Matthew Humphreys looks at the rise of Artificial Intelligence and how it could impact investing - and Optuma.
Cloud drives (OneDrive, Dropbox, Google Drive, etc) are nothing new. They’ve been around for years now. They can provide peace of mind, ensuring important files remain intact in the event of a hard disk malfunction.
In the past, unless you were committed to a manual backup routine, it was unlikely you’d be able to retrieve any of your lost files. Cloud drives have made protecting your important files much easier. They’ve become an invaluable part of our setups.
If you use Optuma, this means your Workbooks, Scans, Scripts, Custom Tools, etc. can all be saved on a cloud drive as an extra level of protection. You won’t need a USB stick or network drive to store your backups off your main system’s hard disk.
While this is a terrific time saver, there are some important limitations to be aware of to ensure your white fluffy cloud doesn’t turn into a dark grey storm of destruction.
PC weather report: cloudy with a chance of total destruction
You may be using a Cloud Drive without knowing it
For more than a year Microsoft has been expanding the reach of OneDrive. For most new Windows installs, OneDrive will be set up to automatically backup your Library folders (Documents, Photos, etc). Optuma stores your user files (such as workbooks) in a sub-folder of Documents by default, meaning your Optuma work may be part of your OneDrive cloud without you even knowing about it.
I’ve heard a few audible sighs of relief from people over the years who encountered a hard drive malfunction thinking they had lost all their Optuma work, only to find them safe and sound in OneDrive’s cloud.
This change can also be made to your system as part of a Windows update with the initial results making it appear as though your Optuma work has been lost.
If you find after a Windows update that your copy of Optuma appears like a new installation (no saved login, no saved files like workbooks), there’s a good chance your Documents folder has been moved to OneDrive as part of that update.
We have a quick guide on how to fix this here.
The fastest way to check if a folder is syncing to the cloud is to view it in Windows File Explorer. You’ll see the folder either has a green tick on the folder icon or has a sync status icon next to it.
Folders syncing to the cloud will generally display a sync icon
The Cloud isn’t a “one size fits all” solution
Cloud folders are easy to use and for the most part their activities occur automatically in the background. For keeping your Workbooks safe, it’s a great option. An exception is the Optuma Data Folder where we store all the price data used to draw charts, scan, & run tests. I’ll explain why you never want this on your cloud drive.
Any file stored on your cloud drive needs to be uploaded to a server for storage. Depending on your connection speed, this can be a slow process to complete. Most cloud drives have a limited space allotment (5gb for OneDrive’s free version as an example), meaning it can be easy to fill.
Depending on how many data exchanges you have, your Optuma data folder will easily be 10 – 30gb with tens of thousands of files.
For this reason alone, the Optuma Data folder is not suitable to be stored on your cloud folder.
The cloud is amazing for redundancy but is not suitable for all files.
NOTE: The default location for Optuma Data files is:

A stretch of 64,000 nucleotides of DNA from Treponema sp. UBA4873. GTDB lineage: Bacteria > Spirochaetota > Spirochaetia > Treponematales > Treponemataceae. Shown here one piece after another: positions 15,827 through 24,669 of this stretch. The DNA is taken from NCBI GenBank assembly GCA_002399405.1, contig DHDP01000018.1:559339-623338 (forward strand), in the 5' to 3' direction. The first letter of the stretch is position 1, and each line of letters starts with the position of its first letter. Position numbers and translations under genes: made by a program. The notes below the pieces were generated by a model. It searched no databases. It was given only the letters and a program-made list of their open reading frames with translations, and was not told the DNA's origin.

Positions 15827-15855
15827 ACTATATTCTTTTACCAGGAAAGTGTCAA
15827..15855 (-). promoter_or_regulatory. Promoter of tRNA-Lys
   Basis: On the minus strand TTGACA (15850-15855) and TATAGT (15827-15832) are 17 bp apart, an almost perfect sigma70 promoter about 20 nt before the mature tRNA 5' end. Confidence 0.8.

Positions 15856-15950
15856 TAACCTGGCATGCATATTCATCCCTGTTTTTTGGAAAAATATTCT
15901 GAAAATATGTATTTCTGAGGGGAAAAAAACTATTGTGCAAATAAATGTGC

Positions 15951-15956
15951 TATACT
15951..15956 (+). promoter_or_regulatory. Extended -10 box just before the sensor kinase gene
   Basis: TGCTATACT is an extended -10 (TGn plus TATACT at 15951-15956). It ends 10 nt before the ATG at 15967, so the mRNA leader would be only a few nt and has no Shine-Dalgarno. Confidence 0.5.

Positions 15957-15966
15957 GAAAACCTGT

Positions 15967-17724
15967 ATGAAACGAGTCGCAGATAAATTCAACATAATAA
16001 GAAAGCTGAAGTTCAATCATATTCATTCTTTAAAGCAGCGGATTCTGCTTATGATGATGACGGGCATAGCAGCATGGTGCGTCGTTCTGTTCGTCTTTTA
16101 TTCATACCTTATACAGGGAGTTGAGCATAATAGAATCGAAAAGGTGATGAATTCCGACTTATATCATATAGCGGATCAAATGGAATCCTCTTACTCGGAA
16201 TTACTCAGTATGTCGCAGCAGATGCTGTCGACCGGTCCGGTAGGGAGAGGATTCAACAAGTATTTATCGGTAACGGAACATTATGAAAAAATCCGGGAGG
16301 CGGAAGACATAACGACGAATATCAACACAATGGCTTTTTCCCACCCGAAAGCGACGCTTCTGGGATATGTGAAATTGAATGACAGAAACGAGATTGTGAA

The folder can be stored on any drive or folder path, as long as it’s not a cloud drive.
There are many times when clients will report issues with Optuma (slow speeds for data updates and scans, file access errors as they are in a read-only state, etc.). A quick examination of their system tells us they moved their Data folders to OneDrive. Don’t do that!
For the most part, nothing in that folder needs to be backed up (extensive intraday historical data would be an exception to this. If you want to keep a backup, it needs to be done using a USB Stick or Network Drive, not a cloud drive).
The bane of cloud apps…duplicate files
The issues that can occur when the Optuma Data folder is moved to a cloud dive are bad enough when we’re dealing with End of Day files only. They become worse if Intraday data has been setup as well.
Files saved on a cloud drive follow the same rules as Highlander…
This guy gets it.
If a file is stored on a cloud drive it becomes locked during the sync process.
If a program (like Optuma) tries to open and modify that same file during the sync, it will be unable to complete the process, and can create a duplicate / conflict file instead.
Optuma has no reference to this new duplicate file the cloud app has made, running the risk of your intraday data cache becoming fragmented.
The sync process also tends to struggle with files that are constantly updated. Your PC spends all of its processing power trying to store files on the cloud. After a while this can cause the entire cloud application to stall. Once that happens all the benefits the cloud drive offers stop.
When left too long in this state, the number of duplicate / conflict files can create a real mess on the cloud drive (untangling Christmas lights can be an easier task than untangling a drive full of duplicates!).
All this to say, if you have your Optuma Data folder currently stored on a cloud drive, I’d highly recommend you take the weekend to work on moving this folder to an alternative location. Especially if you also use live data. The performance improvements this can achieve to your system alone are worth it.
By following the above recommendation and keeping your Optuma Data folder off of the cloud you can avoid common issues. You’ll benefit from a ‘set and forget’ backup process for your important Optuma user files.